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or attenuated. Can we still read this citation of Tennyson as performing the work of allusion and affiliation I have attributed to it? Hopkins’s appropriative compositional practice often raises such questions, especially for accounts (such as this one) interested in Hopkins’s agency as an author, and perhaps most acutely when she borrows allusions and citations. For example, the end of the introductory description of Bermuda in the first chapter of Contending Forces reads: . . . and thus Shakespeare’s magic island of Prospero and Miranda has become, indeed, to the traveler The spot of earth uncurst, To show how all things were created first. (21–­22) Any claims one might want to make for the work performed by the allusion to The Tempest and the quotation from Edmund Waller’s “Battle of the Summer Islands” would not be automatically negated, but might well need to be reevaluated and perhaps differently inflected, when one learns that Hopkins evidently borrowed both from Arnold Kennedy’s 1898 history, the Story of The West Indies.44 I do not mean to suggest, however, that such discoveries leave us asking what to make of a diminished thing, but rather that they need to be factored into the analysis. By doing so we may even come to see Hopkins’s work as even richer and stranger than we had realized. This is the case with regard to Hopkins’s use of Weigall (and we will see this pattern again when we turn to her final novel, Of One Blood ). The discovery that Hopkins’s terminal epigraph is identical to Weigall’s does not negate or undo the patterns and echoes I have identified; on the contrary, comparison of the two novels reinforces these patterns and makes these echoes all the more resounding. This is most obviously the case with regard to Daniel Deronda: the failure of Weigall’s terminal epigraph to establish or reveal any meaningful relationship between her novel and Eliot’s does not call into question that between Contending Forces and Daniel Deronda but instead sets it in relief. It is also the case with regard to Tennyson’s role throughout Contending Forces. This is not because Tennyson plays no role in Dulce Carruthers prior to the terminal epigraph, but rather because Hopkins radicalizes the role he does play there, as capped by his appearance in the terminal epigraph. Like Hopkins, Weigall threads references to Tennyson throughout her novel, although with the exception of the terminal epigraph these occur on the level of diegesis (as opposed to narrative and paratextual discourse in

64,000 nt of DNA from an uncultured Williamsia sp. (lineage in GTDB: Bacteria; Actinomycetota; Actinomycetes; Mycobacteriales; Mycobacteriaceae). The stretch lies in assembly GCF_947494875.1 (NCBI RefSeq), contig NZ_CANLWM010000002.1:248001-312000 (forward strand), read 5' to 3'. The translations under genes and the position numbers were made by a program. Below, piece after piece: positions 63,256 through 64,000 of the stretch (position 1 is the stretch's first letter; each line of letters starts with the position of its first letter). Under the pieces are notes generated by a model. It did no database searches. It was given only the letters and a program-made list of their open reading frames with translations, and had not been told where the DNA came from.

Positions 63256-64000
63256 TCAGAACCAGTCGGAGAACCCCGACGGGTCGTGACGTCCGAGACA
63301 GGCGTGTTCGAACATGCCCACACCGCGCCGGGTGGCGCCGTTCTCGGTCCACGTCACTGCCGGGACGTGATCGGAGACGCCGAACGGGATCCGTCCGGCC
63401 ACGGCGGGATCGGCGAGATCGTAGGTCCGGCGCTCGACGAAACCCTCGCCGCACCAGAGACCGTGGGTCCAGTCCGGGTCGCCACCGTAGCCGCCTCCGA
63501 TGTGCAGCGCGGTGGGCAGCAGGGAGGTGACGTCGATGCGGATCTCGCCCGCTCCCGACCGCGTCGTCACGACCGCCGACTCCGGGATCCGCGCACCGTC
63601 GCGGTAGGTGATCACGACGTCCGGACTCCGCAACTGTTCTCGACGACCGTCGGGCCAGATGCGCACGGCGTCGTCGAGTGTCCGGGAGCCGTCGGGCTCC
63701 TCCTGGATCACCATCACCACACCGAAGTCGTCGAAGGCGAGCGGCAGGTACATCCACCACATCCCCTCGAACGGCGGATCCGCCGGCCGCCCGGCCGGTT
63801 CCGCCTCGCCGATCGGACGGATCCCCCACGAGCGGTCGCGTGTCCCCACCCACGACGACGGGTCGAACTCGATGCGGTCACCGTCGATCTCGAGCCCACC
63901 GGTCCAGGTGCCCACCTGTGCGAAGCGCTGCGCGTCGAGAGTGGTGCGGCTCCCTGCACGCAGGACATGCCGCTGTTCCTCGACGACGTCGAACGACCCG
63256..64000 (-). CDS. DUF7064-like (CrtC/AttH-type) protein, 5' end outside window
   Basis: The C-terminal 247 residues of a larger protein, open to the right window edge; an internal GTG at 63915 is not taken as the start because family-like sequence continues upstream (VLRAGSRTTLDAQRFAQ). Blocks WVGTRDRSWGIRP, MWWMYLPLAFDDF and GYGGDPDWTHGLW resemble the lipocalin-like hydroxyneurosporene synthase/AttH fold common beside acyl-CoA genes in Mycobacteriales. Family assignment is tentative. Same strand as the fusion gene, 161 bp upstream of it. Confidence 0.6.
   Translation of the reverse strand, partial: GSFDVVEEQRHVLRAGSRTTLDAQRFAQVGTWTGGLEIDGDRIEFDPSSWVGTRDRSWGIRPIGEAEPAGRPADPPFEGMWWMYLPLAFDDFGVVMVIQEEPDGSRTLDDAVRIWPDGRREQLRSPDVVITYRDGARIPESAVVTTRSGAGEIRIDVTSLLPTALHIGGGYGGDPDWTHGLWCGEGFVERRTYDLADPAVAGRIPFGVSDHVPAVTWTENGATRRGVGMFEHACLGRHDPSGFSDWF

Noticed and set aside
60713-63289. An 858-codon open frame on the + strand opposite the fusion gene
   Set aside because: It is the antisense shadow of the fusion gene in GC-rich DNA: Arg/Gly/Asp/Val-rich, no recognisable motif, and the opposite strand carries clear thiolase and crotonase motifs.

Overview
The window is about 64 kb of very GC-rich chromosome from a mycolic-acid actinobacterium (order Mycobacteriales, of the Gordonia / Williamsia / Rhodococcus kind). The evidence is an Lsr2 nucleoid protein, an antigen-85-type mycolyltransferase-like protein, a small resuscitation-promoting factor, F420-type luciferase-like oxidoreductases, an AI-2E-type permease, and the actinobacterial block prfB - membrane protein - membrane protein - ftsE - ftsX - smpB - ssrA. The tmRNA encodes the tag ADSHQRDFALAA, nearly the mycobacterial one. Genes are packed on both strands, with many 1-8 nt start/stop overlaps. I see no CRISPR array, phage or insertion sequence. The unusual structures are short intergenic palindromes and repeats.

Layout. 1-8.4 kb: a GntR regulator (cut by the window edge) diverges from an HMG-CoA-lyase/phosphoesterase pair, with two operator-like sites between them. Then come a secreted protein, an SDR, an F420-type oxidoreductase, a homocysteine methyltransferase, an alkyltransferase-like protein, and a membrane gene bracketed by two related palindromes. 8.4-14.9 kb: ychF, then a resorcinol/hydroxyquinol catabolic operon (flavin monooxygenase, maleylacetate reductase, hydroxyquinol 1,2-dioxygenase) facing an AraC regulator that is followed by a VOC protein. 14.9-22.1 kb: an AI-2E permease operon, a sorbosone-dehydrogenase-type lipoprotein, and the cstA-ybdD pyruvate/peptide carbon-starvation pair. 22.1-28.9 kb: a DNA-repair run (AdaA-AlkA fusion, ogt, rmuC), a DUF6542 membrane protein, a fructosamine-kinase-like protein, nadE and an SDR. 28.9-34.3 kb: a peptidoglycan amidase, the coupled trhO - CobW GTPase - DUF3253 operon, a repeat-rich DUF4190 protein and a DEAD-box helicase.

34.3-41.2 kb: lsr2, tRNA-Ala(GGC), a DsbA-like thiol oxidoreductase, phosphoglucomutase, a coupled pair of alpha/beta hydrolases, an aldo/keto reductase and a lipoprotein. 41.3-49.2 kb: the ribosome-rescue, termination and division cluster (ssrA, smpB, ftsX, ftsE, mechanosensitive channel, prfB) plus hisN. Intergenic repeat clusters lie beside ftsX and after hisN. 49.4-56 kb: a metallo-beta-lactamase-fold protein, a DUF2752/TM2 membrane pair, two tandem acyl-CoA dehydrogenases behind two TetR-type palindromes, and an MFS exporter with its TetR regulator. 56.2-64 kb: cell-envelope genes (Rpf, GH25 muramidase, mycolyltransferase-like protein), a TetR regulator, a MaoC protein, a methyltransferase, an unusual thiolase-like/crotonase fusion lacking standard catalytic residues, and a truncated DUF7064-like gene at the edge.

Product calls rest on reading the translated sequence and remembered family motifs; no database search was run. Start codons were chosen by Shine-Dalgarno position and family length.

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Hopkins): early in her stay in London, Dulce is shown “taking up a volume of Tennyson, [and becoming] enthralled in his exquisite ‘Idylls,’ until the sound of the gong summoned her to breakfast” (72); later she is again seen absorbed in her volume, “revelling” in a “Tennyson dreamland” (193); Dulce sings the song “Tears, idle tears,” from Maud, charming Lord Melvell even as she feels she is “singing the dirge of her own past life” (169); and Dulce’s sister is wooed by a man who sings “Come into the garden, Maud” (451). The predominant use of Tennyson in the novel, then, is to signal resistance within a courtship plot. This is most obviously the case when Weigall calls attention to the opposition between Dulce’s experience of “Tears, idle tears” and that of her suitor. Yet it also holds true for Dulce’s immersive reading of Tennyson, which might be taken to reflect the immaturity and romanticism that make her vulnerable to “temptation,” but which Weigall also counterposes to Lord Melvell’s courtship: when her grandmother enters her boudoir to tell her that Lord Melvell has come to court her, Dulce is “so absorbed in her book that she [does] not hear the opening of the door,” and the grandmother’s announcement of his romantic interest abruptly awakens her “from the Tennyson dreamland in which she had been revelling” and leaves her “bewildered” (193). But Dulce’s resistance to Lord Melvell’s courtship is ultimately in the service of the morally pure and ideologically correct romantic match with which the novel concludes. The terminal epigraph merely clinches this alignment of Tennyson with propriety and true romance. Dulce Carruthers thus shows what a more normative use of Tennyson looks like, while also suggesting how Hopkins arrived at her own, counternormative use: by seizing on this deployment of Tennyson to mark a character’s resistance within a particular romance plot and subtly redirecting it to adumbrate resistance to the heterosexual marriage plot as such.45 Hopkins’s decision to use Tennyson as she does in Contending Forces is clearly overdetermined. And there is yet another reason why he is an appropriate choice, whether or not this too served as motivation for the novelist: as we have begun to see, Hopkins does not hesitate to borrow freely and verbatim from other texts, and Tennyson himself was repeatedly described as engaging in similar compositional practices. James McCune Smith’s argument in the pages of Frederick Douglass’ Paper that Tennyson plagiarized “The Charge of the Light Brigade” from an African war chant (discussed in chapter 2) is an early example of this recurrent accusation. The fullest elaboration of Tennyson’s supposed “obligations to his predecessors” came